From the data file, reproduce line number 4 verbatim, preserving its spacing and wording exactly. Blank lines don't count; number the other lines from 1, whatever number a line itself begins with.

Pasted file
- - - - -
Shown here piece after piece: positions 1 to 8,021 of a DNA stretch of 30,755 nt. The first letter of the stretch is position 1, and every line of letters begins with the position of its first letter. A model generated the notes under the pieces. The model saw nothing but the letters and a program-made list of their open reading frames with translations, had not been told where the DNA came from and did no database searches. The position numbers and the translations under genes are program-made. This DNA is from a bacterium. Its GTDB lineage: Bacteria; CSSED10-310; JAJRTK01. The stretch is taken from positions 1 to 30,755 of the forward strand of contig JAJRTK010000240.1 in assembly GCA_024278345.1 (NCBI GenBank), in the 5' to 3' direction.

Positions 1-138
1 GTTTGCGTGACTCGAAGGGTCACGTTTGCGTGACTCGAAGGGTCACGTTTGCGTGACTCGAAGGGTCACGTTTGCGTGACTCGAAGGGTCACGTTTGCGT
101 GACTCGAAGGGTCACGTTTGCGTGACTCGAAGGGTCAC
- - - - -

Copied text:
101 GACTCGAAGGGTCACGTTTGCGTGACTCGAAGGGTCAC